Almost 60% of Australians did not even want to see whaling allowed even if it was only off Japan. Fifty four percent wanted no compromise on whaling with Japan. Sixty percent of those Australians polled late last year wanted more pressure applied to Japan to stop whaling altogether.

Ambassador Kojima described whaling as “a small but thorny issue.” 

“As you are aware, the Australian Government lodged an application in the International Court of Justice on 31st of May, despite having stated on many occasions that they would explore diplomatic solutions first.

“I must say it is regrettable and not constructive that Australia had abandoned its diplomatic efforts and initiated international legal action against Japanese research whaling without having exhausted diplomatic negotiations, which undermined rigorous efforts by all concerned parties to reach consensus at the International Whaling Commission.”

Mr Kojima called on the Australian Government to show “a more robust attitude” towards what he described as the violent activities of the Sea Shepherd anti-whaling organisation.

Although the Australian Government had condemned any violent activities of the Sea Shepherd group, the Japanese people had been confused by the actions or statements of the Australian Government, according to Mr Kojima. He said this was especially when the Australian Government two years ago sent the customs ship Oceanic Viking to video whaling activities in southern waters.

Mr Kojima – in a gentle diplomatic chiding of Prime Minister Gillard - questioned why the Oceanic Viking video clip, gathered for possible legal purposes, had been released to the media: “Many of the Japanese viewers might have wondered if the Australian Government supported the activities of the Sea Shepherd.”

Ambassador Kojima said the strategic importance to Australia and Japan could be underestimated and undermined “by something which does not belong to the fundamentals of our relationship.”

The new ambassador Mr Sato is unlikely to get much joy over the whaling issue from Julia Gillard or Tony Abbott on his arrival in Australia soon. Both leaders have condemned Japanese whaling and have ramped up the rhetoric.

As Acting Prime Minister, Julia Gillard on January 9 responded to suggestions of Rudd Government inaction over Japanese whaling by saying: “Before you can go to court, you have got to collect the evidence and we have done that as a Government. The first thing we did is we got the Oceanic Viking out during a whaling season to collect evidence.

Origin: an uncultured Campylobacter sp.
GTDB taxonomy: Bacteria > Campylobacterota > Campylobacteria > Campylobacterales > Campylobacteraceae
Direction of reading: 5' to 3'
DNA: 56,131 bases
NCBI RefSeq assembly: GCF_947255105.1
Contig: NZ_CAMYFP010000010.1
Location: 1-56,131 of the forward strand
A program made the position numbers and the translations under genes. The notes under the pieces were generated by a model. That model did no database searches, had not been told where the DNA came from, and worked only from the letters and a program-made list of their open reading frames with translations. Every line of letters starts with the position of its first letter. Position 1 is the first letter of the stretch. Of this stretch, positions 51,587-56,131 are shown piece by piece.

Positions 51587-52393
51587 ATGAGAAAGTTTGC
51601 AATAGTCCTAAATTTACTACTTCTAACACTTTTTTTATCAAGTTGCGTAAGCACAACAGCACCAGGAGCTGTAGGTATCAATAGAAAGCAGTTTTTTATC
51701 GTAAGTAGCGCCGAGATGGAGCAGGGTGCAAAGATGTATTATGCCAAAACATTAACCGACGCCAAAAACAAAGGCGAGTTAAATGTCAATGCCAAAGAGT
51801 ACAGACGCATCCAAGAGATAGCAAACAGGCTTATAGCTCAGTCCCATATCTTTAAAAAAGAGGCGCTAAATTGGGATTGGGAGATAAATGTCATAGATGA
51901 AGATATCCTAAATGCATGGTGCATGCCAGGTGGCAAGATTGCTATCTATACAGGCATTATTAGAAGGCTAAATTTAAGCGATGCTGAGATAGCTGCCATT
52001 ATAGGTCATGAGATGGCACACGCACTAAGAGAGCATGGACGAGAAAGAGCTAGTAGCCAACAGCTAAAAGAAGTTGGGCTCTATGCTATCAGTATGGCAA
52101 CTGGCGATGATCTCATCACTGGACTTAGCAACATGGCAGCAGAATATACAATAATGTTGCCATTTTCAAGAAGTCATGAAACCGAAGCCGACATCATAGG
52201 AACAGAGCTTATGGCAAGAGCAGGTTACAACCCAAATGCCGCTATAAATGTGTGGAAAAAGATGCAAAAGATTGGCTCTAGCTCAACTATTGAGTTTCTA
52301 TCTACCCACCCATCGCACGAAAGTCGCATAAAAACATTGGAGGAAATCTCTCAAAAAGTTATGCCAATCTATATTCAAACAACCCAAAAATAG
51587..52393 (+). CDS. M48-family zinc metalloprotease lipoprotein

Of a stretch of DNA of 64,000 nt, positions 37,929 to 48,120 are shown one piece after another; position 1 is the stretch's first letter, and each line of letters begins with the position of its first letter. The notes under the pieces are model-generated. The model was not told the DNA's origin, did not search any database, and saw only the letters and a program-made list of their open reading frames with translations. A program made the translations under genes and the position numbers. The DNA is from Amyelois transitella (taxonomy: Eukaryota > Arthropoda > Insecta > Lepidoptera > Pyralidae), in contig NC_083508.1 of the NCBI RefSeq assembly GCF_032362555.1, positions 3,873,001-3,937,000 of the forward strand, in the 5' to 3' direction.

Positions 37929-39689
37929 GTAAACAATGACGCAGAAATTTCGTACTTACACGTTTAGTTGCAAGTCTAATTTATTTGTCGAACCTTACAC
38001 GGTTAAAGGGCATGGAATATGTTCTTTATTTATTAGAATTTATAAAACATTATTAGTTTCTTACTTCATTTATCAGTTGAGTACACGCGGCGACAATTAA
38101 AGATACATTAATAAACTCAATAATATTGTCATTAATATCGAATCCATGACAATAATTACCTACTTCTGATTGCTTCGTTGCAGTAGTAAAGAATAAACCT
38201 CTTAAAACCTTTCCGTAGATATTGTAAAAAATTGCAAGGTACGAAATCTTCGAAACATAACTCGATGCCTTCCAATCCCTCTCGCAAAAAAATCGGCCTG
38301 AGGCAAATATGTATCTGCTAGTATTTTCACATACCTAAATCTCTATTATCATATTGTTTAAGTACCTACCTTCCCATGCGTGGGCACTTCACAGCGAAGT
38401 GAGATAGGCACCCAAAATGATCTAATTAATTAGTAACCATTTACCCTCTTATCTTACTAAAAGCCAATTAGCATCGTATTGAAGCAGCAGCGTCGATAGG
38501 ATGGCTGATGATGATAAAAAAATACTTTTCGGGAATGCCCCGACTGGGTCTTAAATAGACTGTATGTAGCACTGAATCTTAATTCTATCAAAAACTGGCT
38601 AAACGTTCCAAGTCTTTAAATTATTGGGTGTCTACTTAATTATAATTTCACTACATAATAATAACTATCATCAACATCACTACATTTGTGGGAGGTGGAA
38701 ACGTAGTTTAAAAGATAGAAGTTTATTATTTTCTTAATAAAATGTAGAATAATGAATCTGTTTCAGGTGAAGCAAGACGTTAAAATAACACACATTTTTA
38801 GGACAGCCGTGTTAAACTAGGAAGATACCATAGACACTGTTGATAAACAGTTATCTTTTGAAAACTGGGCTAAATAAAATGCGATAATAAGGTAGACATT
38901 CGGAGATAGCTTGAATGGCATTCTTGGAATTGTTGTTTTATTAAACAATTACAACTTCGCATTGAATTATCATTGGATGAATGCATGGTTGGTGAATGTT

“And then knowing that we have the evidence we have been pushing through the International Whaling Commission, through our envoy on whaling and directly with the Japanese government for an end to the killing of whales for so-called scientific purposes.”

The Australian Government lodged an application in the International Court of Justice on May 31 on Japanese whaling.

The departing Japanese Ambassador hinted that it was fine for Australia to focus on new, rising powers, but thought that old partners should not be forgotten.

He warned that Australia and Japan, as “comfortable partners for a long time”, should work on what was an excellent bilateral relationship.

Mr Kojima suggested that it was time that Australia should re-state its strong relationship with Japan.

He said Japan had been Australia’s largest export market over the last four decades. In 2008-2009, Japan accounted for over 20% of Australia’s export and Japan remained Australia’s largest trading surplus producing country by far, as well as being Australia’s third largest investor after the U.S. and the U.K.

“As major allies of the United States in the region respectively, both Japan and Australia should reconfirm that one is geo-politically indispensable to the other. We should not take our relationship for granted and we have to nurture the relationship for future generations”, he said.  

The Japanese Ministry of Foreign Affairs opinion poll in Australia can be viewed online at:


Read the full speech of outgoing ambassador Kojima at the Japan Institute in Canberra on July 8:








Images of Japan